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Don’t let child custody problems ruin your summer time fun

On Behalf of | Jun 22, 2017 | Child Custody |

For many people in Connecticut who divorce after a new year arrives, the onset of summer is truly like a breath of fresh air. Especially if they are custodial parents, they look forward to traveling with their children, building new and lasting memories and supporting each other as they adapt to their post-divorce lifestyles. Hopefully, communication with former spouses is amicable, as that tends to make everything child-related much easier. However, when child custody or visitation disagreements arise, summer fun might be put on hold. Overcoming such obstacles is often possible, if you know where to turn in a pinch for appropriate support.

There’s no set law in this or any other state saying a divorced parent cannot travel with his or her children, unless of course there are extenuating circumstances that prompt the court to issue such an order. Generally speaking, many people include stipulations regarding summer and/or holiday travel in their custody agreements; others simply act respectfully to notify the other when planning to take children on vacation, then seek the court’s approval of their plans when necessary. Problems can occur when one parent opposes the other parent’s travel plans.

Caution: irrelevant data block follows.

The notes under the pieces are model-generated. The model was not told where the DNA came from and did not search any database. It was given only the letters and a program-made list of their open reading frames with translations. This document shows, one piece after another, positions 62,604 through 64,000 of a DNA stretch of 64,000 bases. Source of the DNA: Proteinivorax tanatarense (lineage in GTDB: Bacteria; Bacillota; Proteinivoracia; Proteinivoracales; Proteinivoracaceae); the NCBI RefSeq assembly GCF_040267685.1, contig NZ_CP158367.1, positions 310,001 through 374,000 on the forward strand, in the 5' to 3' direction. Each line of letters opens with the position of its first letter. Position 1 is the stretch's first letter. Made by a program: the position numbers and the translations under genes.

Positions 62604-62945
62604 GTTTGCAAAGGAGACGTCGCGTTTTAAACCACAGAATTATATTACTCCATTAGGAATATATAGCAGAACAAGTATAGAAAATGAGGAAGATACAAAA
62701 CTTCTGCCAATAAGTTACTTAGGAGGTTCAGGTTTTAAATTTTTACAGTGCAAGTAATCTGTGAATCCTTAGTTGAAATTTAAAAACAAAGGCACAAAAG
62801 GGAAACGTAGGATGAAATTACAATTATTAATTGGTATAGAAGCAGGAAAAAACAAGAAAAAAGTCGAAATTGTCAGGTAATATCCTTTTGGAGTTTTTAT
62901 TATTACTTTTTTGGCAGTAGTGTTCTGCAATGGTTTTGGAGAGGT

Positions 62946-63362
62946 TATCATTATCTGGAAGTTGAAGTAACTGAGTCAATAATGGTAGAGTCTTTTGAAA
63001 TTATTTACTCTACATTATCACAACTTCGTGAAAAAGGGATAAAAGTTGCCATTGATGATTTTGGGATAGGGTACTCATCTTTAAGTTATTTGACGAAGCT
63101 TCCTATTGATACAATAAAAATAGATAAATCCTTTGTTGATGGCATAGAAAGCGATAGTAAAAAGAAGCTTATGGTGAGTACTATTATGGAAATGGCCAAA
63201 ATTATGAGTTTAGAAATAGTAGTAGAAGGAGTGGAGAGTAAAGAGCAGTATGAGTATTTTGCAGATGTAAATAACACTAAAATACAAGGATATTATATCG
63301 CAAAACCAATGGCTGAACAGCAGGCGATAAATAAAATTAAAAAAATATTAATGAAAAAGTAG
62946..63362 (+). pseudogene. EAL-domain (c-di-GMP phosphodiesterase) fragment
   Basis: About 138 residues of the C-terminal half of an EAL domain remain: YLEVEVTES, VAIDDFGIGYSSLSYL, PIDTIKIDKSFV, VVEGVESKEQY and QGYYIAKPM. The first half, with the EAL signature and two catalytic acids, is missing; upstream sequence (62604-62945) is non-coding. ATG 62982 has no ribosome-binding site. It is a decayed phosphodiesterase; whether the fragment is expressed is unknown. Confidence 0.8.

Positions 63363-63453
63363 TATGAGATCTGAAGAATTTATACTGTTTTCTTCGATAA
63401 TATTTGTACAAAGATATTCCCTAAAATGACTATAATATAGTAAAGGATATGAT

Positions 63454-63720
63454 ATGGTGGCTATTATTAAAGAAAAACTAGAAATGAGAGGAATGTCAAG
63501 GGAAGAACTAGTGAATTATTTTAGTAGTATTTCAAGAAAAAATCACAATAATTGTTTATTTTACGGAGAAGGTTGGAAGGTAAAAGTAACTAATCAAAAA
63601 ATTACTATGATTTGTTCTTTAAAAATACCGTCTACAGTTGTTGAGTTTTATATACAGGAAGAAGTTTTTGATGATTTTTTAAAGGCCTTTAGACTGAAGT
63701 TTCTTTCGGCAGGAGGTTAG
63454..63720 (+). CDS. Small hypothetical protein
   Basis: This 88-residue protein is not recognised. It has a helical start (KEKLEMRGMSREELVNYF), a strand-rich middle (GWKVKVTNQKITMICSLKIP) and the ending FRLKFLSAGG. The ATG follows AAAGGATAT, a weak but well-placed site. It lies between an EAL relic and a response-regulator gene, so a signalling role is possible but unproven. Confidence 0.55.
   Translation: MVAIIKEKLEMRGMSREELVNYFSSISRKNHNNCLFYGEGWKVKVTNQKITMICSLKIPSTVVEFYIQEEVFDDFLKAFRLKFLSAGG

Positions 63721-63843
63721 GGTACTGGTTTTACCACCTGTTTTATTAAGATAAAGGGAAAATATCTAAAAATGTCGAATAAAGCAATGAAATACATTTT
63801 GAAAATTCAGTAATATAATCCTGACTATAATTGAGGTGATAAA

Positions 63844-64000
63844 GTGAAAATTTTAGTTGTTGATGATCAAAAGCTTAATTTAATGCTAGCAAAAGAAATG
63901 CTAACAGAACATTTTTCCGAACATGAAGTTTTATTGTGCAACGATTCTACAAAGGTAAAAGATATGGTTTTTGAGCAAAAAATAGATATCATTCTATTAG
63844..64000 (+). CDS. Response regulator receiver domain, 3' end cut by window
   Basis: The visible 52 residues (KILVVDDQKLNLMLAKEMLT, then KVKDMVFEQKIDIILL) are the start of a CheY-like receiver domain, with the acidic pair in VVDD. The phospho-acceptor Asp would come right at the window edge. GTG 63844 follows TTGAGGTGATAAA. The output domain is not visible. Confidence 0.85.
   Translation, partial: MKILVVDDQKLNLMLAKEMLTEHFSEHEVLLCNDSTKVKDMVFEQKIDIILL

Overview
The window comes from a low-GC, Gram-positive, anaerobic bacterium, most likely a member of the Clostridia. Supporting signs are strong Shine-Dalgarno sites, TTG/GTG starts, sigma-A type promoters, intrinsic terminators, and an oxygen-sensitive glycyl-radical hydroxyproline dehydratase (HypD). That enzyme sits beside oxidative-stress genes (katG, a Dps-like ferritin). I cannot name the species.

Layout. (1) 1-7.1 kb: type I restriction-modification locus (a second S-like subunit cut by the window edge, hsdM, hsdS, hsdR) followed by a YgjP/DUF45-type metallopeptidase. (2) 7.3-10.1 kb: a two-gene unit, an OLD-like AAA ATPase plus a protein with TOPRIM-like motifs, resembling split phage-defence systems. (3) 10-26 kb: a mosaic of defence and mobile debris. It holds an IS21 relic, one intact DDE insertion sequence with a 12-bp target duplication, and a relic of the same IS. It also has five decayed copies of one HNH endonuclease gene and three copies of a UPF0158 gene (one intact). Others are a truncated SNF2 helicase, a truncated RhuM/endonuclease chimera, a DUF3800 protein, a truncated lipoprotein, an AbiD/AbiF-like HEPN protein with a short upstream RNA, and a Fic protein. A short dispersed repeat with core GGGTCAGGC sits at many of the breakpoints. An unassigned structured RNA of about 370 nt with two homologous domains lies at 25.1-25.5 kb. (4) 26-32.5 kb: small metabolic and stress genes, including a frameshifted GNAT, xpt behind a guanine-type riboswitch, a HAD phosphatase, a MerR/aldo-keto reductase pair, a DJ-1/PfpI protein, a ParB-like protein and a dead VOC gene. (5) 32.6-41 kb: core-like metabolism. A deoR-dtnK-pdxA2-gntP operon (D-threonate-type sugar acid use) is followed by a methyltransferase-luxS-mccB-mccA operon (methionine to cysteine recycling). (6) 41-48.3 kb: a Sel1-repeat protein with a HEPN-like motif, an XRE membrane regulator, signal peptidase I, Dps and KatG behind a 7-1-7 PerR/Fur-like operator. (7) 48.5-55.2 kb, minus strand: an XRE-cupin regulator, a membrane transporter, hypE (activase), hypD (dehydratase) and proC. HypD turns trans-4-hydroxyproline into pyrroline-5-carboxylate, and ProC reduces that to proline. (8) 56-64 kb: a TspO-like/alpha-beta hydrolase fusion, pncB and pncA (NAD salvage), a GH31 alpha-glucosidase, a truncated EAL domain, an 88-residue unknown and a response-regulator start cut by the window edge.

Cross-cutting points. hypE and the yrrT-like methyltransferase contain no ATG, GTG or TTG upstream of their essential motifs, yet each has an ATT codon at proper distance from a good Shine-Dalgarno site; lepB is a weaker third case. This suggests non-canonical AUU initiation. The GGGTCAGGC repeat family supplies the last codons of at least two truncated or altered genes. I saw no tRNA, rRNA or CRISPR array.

In such situations, it often helps to enlist the aid of a skilled negotiator to try to iron out wrinkles and work through differences so everyone involved is satisfied. Of course, you always retain parental rights, and your former spouse cannot negate that fact. An experienced family law attorney can quickly determine which forms of action best suit a particular situation, including whether it’s best to return to court to resolve an issue. Some matters, such as if your children’s other parent takes them overseas and refuses to return at the agreed upon time, may call for aggressive litigation.

The Law Office of Robert A. Skovgaard, in Connecticut, provides sound counsel and guidance to parents throughout the state facing difficult child custody or visitations problems. Summer only lasts a few months. You obviously want to make the most of the time you and your children have together. By calling our office to request a meeting, we can take the first steps toward helping you achieve your summer goals and make sure no one violates your parental rights in any way. With experienced representation on your side, no child-related issue in divorce should be insurmountable.